You can also buy eco-friendly electric airers.


According to Ideal Home the average drying cycle costs £1.07 to run and the yearly average cost is £127.20. Whereas an electric airer if it was needed for 8 hours it would cost 48p, and over a year based on using it daily, it would cost an estimated £25.


Both calculations were done late 2021/ early 2022 before any price increases so please do not take this as prices to live by.



Recycle

Not just your rubbish but also your furniture. 22 million pieces of furniture are discarded each year in the UK and the majority of this is sent to landfill. That means in the UK nearly 50% of the reusable furniture is sent to landfill.


If you are looking to replace your furniture there are plenty of places you can take your old stuff that isn’t the dump! Old sofas, tables, chairs, and bed frames can all be taken to charity shops, freecycle, or put them on sites such as Facebook Marketplace and see if you can sell them for a few pennies.


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Insulation

A well insulated home holds more heat more efficiently, saving you money on your bills. You can insulate your walls and roof. Spray Foam insulation is the most cost effective. Spray Foam Insulation will cost £20 to £50/m², depending on thickness. There is also rigid roam, Wool Type Loft insulation, Aluminium foil backed insulation, and many more.


The average semi-detached house loses around 35% of total heat through walls. Even just properly insulating your walls can save up to 15 % on heating costs.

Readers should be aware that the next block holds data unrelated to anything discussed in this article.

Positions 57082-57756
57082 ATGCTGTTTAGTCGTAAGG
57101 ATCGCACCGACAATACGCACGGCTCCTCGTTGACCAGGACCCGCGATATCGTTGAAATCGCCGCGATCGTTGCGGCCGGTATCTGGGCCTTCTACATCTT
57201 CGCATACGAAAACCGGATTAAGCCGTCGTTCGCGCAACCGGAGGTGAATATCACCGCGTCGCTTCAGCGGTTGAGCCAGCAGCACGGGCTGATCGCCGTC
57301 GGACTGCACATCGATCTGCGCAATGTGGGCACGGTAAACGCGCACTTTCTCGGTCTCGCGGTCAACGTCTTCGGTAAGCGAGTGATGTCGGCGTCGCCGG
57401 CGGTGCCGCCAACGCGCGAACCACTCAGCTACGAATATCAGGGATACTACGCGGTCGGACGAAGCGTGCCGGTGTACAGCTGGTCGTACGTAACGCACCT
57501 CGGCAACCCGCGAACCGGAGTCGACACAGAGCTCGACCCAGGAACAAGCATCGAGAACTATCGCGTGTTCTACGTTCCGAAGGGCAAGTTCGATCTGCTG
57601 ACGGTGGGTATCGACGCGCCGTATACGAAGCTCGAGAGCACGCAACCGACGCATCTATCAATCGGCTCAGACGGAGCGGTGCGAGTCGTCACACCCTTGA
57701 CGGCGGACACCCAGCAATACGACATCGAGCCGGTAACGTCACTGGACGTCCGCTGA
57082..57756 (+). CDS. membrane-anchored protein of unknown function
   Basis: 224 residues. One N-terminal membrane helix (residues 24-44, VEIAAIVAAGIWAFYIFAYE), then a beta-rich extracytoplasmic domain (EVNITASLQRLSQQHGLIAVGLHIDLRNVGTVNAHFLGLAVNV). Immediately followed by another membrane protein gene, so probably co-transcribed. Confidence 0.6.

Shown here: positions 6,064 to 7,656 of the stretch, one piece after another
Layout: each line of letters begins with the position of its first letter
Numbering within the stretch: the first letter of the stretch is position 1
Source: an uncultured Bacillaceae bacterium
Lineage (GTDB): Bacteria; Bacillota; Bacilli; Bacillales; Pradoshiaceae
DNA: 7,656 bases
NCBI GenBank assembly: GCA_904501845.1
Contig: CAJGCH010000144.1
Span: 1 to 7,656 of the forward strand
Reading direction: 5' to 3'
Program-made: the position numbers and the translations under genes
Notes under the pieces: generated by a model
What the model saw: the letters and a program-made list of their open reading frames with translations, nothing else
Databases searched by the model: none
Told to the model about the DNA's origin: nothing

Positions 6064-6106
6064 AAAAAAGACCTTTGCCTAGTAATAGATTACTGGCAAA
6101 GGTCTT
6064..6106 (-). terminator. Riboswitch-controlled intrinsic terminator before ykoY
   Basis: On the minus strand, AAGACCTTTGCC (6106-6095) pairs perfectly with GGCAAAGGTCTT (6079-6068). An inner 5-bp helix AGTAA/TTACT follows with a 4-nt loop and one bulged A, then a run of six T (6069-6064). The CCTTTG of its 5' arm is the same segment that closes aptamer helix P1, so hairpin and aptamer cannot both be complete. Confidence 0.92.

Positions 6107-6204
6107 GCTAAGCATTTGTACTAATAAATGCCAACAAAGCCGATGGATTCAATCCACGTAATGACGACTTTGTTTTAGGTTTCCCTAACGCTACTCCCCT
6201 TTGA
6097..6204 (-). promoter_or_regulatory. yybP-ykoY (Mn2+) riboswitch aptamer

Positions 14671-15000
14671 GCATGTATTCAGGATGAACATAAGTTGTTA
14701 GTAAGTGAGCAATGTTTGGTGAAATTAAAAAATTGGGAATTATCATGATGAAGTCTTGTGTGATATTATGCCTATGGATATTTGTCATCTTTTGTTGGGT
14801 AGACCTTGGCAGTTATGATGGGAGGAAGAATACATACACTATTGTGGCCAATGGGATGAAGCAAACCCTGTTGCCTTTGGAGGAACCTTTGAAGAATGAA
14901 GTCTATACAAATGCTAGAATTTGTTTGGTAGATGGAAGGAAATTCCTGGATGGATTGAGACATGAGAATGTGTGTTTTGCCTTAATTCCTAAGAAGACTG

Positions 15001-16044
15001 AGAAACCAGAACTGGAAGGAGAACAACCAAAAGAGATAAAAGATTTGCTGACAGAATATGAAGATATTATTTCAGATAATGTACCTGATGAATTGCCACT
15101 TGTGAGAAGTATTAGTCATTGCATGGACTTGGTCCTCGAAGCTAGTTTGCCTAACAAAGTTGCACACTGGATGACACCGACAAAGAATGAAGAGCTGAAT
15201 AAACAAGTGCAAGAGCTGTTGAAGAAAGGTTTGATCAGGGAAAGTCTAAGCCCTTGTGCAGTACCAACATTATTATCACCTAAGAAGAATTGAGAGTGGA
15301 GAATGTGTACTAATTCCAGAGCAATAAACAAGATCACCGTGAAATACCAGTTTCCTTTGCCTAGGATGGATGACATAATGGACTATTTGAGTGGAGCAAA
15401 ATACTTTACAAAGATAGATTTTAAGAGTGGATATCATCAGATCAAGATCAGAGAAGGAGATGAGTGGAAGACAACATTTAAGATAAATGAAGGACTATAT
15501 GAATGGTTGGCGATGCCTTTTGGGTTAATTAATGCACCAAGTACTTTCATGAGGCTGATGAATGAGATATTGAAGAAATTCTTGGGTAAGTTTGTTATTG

Double glazing

Another area that helps to keep a home insulated is by upgrading windows and doors. Double glazing windows are no longer the bog standard White UPVC; they come in all shapes, sizes, colours, and materials.


Double glazed windows are highly efficient, they reduce your heat loss by 30% compared to single glazed windows and can save the average home around £110-140 a year.


Update the heating system and service it regularly

Newer boilers are a lot more energy and heat efficient but they still need to be regularly serviced. If you aren’t in a position to update to a new combi boiler or prefer the older systems, keeping yours well maintained can still work.


There are a lot of different types of boilers available and they are dependent on the fuel source. Here are some estimated annual running costs for different heating systems using the UK’s gathered averages:


There are many other types of heating systems so it is just finding the one best for you.




Solar Panels

Solar panels are not only a great environment friendly investment but they also reduce your energy bills. . You can get solar panels for both water and electricity.


Whilst there are no grants for solar panels, the government instead offers a scheme called the Feed-In Tariff. This pays you money for 20 years after your solar panels have been installed.

This means any of your unused energy goes back into the grid and the government pays you for it. You would earn 4p per kWh for what you generate and 5.38p per kWh for the excess energy you give back to the grid. This can save the average home roughly £270 on electricity bills annually.